Buffy the Vampire Slayer and Angel Character Review: Connor

*Warning: This post contains spoilers about the characters from the television series Buffy the Vampire Slayer and Angel. Read at your own risk if you have not watched one or both television series. In this series of character reviews, I will strictly be writing about the characters from the television series, not the 1992 film.

There is something to be said about a well written, human character. They leap off the page and speak to us as if they were right in front us, as flesh and blood human beings, instead of fictional creations.

In this series of weekly blog posts, I will examine character using the characters from Buffy the Vampire Slayer and Angel to explore how writers can create fully dimensional, human characters that audiences and readers can relate to.

One of the marks of adulthood is making the conscious or unconscious decision to break away from your parents and how you were raised. The grey area of this decision is that as much as you may want to break away from your parents, they are always with you.

On Angel, that break is represented by Connor (Vincent Kartheiser). Born to two vampires, Angel (David Boreanaz) and Darla (Julie Benz), he was not raised in the typical happy family life.

Initially taken care of by his father and the rest of the gang at Angel Investigations, Connor is kidnapped and raised by Daniel Holtz (Keith Szarabajka) and raised in another dimension. Taught to hate his father, Connor has superhuman abilities and is not afraid to use those abilities.

Returning to Earth, Connor is now a teenager and is intent on killing Angel. But Angel, like many good parents, forgives his son, even after Connor tries to drown him and watches him from a distance. He also, like many young men, falls in love. The woman he falls in love is Cordelia (Charisma Carpenter). She becomes pregnant and both are manipulated by a cosmic entity bent on destruction.

To save his son’s life, Angel agrees to take over the running of Wolfram & Hart. Connor’s memories are wiped and replaced with that of a normal childhood. Though his memories are briefly returned to him, Angel tells him to go back to his foster parents and live as any young man would.

To sum it up: Though Connor tries to run from his past and his parentage, he can separate himself from the fact that he is Angel’s son. By the time the series ended, Connor found peace with himself, his past and his father. As fans, we remember Connor because we understand his inclinations and though we may have grown past that stage of life, we can easily remember going on that same path.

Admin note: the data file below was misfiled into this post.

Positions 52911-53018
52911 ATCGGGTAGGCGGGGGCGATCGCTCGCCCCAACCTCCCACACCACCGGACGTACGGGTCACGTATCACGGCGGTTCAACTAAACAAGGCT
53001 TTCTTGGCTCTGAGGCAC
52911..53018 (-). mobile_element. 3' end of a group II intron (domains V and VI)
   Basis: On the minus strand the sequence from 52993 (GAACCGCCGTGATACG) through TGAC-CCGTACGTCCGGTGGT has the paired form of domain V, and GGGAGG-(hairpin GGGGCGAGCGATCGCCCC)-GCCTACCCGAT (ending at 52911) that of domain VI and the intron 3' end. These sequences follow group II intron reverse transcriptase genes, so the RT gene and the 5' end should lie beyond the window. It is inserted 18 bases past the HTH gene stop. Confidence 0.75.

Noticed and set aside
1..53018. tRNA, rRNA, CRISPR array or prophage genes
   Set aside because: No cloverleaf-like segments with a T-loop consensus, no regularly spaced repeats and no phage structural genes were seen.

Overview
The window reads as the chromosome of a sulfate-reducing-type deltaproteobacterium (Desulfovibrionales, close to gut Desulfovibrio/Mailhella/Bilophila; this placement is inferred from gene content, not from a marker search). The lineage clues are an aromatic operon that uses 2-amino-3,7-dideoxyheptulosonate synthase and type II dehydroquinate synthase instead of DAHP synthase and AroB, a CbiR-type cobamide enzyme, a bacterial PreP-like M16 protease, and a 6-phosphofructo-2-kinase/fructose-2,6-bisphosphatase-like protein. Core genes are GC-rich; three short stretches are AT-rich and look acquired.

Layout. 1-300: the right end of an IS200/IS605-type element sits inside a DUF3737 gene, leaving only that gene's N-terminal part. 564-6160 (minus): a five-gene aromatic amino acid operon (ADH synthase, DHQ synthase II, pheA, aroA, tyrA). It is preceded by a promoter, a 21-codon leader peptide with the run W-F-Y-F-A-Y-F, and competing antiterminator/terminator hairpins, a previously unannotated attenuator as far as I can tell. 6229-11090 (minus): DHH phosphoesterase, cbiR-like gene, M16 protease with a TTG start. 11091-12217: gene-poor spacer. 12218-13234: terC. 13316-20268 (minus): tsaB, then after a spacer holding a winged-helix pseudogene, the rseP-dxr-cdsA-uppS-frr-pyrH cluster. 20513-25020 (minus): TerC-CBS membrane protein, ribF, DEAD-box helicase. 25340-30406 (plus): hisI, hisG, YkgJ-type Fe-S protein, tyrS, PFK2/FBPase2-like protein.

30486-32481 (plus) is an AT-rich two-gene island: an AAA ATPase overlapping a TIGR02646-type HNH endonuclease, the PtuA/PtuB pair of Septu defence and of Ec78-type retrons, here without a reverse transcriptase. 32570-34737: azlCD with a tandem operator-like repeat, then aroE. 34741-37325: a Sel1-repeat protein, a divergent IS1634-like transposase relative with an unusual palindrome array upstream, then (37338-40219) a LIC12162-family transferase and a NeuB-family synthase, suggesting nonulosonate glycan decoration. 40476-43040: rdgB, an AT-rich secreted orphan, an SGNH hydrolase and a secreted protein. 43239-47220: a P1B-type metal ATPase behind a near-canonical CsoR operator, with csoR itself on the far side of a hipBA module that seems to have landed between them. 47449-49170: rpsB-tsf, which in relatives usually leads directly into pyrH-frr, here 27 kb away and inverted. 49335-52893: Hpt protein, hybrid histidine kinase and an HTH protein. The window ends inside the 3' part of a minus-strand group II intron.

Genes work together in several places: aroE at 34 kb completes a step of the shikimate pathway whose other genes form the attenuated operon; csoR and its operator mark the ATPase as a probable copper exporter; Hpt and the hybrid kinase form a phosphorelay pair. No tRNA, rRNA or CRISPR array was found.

Thoughts On the First Half of the Democratic Debate

The 2020 Presidential Election will be here before we know it.

Last night, the first half of the twenty Democratic Presidential candidates debated as to whom would best represent the party and go up against you know who next fall.

While there were many moments to go over, I want to talk about two moments that stood out to me.

Julian Castro made his mark. I knew of him by name, but I knew nothing of his positions and his potential policies. After last night, I hope that he will be given the opportunity to prove his mettle, especially after he announced his public support of the Equal Rights Amendment. This amendment has been bouncing around the halls of Congress for for nearly fifty years. It’s time to make it the law of the land and ensure that American women are once and for all viewed by the law as equal to American men.

The other moment that stood out for me was the question about socialized medicine. When the candidates were asked who among them supports socialized medicine, only Senator Elizabeth Warren (D-Massachusetts) and New York City Mayor Bill de Blasio raised their hand. I agree with the idea of socialized medicine (known in the US as universal health care), but I disagree that private insurance should be gotten rid of completely. I think that every citizen should have access to some form of socialized medicine, but I also think there should be the option of obtaining private health insurance via an employer.

Readers, what do you think? Do you have any favorite moments or candidates from last night’s debate.

Throwback Thursday-Jeopardy (1964-Present)

Most television shows, if they are lucky, will have at least one or two seasons on the air. A small minority of shows are on the air for multiple years. An even smaller minority of shows are on the air for decades.

Jeopardy is one of these shows that has been on the air for decades. Currently hosted by Alex Trebek, this quiz show tests the knowledge of three contestants. The show game is broken down into three rounds: Jeopardy!, Double Jeopardy!, and Final Jeopardy!. The questions vary from topics such as entertainment, history, politics, current events etc. By the end of the game, the contestant who has answered the most questions correctly wins the game and walks away with a nice financial reward.

For those of us under a certain age, Jeopardy is just part of the television schedule. It is almost fun to watch, try to guess the right answers with the contestants and predict who will in.

I recommend it.

P.S. Does anyone else love Saturday Night Live‘s Celebrity Jeopardy as much as I do?

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